The second stage of the reaction is commenced by adding a polycondensation catalyst if it was not added at the beginning of the process, and a sequestering agent for the transesterification catalyst. Polyphosphoric acid is an example of a sequestering agent and is normally added in an amount of about 10 to about 100 ppm of phosphorous per gram of dimethyl terephthalate. An example of a polycondensation catalyst is antimony (III) oxide, which may be used at a level of 100 to about 400 ppm.
The polycondensation reaction is typically carried out at a temperature from about 250° C. to 285° C. During this time, ethylene glycol distills out of the reaction due to condensation of the bis(2-hydroxyethyl) terephthalate to form polymer and by-product ethylene glycol, which is collected as a distillate.
The polycondensation reaction described above is preferably carried out under vacuum, which can be applied while the reactor is being heated to the temperature of the polycondensation reaction after polyphosphoric acid and Sb(III) oxide have been added. Alternatively, vacuum can be applied after the polycondensation reaction temperature reaches 280° C.-285° C. In either case, the reaction is accelerated by the application of vacuum. Heating under vacuum is continued until the molten polymer reaches the desired molecular weight, usually recognized by an increase in the melt viscosity to a predetermined level. This is observed as an increase in the torque needed for the stirring motor to maintain stirring. An inherent viscosity of at least 0.5 dL/g, and generally up to about 0.65 dL/g or greater, can be achieved by this melt polymerization process without further efforts at raising molecular weight. For certain composition ranges, the molecular weight can be increased further by solid state polymerization, described below.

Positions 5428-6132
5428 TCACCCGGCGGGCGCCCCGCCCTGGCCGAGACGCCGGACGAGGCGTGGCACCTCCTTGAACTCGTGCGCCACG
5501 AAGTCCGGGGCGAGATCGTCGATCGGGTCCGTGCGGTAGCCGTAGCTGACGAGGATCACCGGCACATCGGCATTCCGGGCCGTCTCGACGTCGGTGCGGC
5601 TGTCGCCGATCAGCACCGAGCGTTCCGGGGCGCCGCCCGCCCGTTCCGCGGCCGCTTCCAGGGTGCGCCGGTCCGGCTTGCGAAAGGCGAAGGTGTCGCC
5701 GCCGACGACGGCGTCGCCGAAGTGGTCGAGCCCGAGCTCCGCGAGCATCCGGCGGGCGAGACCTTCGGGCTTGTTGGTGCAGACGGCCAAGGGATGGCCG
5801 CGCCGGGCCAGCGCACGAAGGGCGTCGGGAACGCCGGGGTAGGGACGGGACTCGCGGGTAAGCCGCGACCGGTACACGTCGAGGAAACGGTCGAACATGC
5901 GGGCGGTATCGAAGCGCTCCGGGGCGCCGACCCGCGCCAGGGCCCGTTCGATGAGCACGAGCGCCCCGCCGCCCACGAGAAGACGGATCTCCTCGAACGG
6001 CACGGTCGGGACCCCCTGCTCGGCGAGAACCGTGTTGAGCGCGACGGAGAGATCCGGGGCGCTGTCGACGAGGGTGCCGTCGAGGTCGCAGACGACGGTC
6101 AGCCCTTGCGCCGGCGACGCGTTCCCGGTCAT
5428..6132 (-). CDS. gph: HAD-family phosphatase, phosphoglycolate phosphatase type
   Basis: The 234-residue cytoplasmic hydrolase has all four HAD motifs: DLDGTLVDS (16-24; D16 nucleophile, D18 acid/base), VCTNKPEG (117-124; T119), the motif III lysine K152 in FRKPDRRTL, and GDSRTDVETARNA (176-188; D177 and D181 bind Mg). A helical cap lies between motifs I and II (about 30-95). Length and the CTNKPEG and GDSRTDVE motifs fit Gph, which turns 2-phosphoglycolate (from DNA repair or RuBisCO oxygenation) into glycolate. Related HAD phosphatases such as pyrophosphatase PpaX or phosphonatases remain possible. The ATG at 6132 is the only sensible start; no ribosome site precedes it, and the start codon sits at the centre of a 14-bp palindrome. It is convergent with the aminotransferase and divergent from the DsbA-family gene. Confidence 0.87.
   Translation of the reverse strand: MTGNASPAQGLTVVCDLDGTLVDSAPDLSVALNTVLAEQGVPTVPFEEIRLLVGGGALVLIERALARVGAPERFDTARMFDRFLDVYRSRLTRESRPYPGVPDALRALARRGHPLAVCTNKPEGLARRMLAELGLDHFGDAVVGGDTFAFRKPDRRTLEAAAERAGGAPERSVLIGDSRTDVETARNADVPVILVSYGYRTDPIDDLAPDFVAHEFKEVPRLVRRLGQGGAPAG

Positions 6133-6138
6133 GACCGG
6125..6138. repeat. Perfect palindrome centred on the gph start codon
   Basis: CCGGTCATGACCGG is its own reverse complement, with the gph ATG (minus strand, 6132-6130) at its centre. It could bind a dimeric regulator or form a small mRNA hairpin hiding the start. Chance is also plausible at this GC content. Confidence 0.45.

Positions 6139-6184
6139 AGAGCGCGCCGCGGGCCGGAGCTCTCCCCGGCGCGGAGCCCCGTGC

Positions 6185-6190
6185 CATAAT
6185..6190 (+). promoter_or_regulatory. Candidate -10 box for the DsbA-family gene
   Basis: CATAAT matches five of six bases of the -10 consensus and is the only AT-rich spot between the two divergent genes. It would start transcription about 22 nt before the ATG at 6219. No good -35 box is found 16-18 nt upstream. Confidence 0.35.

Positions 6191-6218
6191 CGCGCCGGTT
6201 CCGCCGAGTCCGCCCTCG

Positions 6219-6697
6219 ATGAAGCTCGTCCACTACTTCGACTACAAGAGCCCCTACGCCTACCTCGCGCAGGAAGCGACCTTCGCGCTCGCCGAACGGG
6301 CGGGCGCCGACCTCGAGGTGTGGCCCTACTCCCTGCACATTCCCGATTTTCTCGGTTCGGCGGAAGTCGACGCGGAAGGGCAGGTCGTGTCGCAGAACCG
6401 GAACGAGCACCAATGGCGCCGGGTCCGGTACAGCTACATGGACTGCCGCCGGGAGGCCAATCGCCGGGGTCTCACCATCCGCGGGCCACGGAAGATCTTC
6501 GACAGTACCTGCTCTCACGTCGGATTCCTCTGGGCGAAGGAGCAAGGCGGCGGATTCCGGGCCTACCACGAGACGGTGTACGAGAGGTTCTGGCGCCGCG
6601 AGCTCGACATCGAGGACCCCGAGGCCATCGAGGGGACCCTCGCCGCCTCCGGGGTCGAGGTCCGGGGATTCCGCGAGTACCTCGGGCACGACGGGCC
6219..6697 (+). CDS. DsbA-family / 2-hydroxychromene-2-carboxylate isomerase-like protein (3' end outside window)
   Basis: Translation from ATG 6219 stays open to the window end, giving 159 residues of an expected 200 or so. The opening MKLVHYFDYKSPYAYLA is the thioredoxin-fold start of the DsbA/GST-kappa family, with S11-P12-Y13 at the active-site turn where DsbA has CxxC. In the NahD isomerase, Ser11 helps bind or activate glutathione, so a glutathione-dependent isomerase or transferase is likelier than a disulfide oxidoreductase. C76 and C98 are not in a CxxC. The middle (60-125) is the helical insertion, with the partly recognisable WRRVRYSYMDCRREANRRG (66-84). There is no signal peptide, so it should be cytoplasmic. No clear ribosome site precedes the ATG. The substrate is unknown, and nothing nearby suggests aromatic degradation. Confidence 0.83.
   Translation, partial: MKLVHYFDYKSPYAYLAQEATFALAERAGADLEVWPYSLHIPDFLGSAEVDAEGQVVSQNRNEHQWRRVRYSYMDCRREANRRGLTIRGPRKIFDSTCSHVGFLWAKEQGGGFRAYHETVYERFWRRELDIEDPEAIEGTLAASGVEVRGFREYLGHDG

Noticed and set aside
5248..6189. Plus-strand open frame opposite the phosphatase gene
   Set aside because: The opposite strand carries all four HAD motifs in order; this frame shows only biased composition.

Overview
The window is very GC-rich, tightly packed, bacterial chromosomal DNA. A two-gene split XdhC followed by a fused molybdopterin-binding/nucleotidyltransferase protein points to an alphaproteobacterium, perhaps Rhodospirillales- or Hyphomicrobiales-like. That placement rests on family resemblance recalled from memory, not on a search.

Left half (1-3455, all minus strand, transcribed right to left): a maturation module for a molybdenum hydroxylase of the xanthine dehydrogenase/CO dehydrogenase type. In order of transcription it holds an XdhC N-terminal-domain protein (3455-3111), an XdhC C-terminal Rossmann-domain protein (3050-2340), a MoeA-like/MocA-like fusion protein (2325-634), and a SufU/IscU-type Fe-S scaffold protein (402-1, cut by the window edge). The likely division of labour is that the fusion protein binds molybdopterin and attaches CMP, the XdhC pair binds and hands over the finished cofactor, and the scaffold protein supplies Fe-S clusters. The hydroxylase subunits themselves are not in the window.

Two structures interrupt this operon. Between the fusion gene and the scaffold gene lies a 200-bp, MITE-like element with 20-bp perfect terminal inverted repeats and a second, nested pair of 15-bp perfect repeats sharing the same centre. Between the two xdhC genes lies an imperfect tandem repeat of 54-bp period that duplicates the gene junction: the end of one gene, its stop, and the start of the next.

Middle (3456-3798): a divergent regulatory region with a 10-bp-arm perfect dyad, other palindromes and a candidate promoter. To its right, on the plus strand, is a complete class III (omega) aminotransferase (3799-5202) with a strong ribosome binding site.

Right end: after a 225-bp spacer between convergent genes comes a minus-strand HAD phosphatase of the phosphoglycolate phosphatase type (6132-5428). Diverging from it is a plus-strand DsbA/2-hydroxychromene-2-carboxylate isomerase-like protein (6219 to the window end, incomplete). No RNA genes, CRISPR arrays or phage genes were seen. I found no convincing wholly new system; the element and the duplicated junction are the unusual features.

The terephthalic acid process is similar to the dimethyl terephthalate process except that the initial esterification reaction that leads to bis(2-hydroxy-ethylterephthalate) and other low molecular weight esters is carried out at a slightly elevated pressure (autogenous pressure, about 25 to 50 psig). Instead of a two-fold excess of diols, a smaller excess (about 10% to about 60%) of diols (ethylene glycol, isosorbide and other diols, if any) is used. The intermediate esterification product is a mixture of oligomers, since not enough diol is present to generate a diester of terephthalic acid. The catalysts are also different. No added catalyst is necessary in the esterification reaction.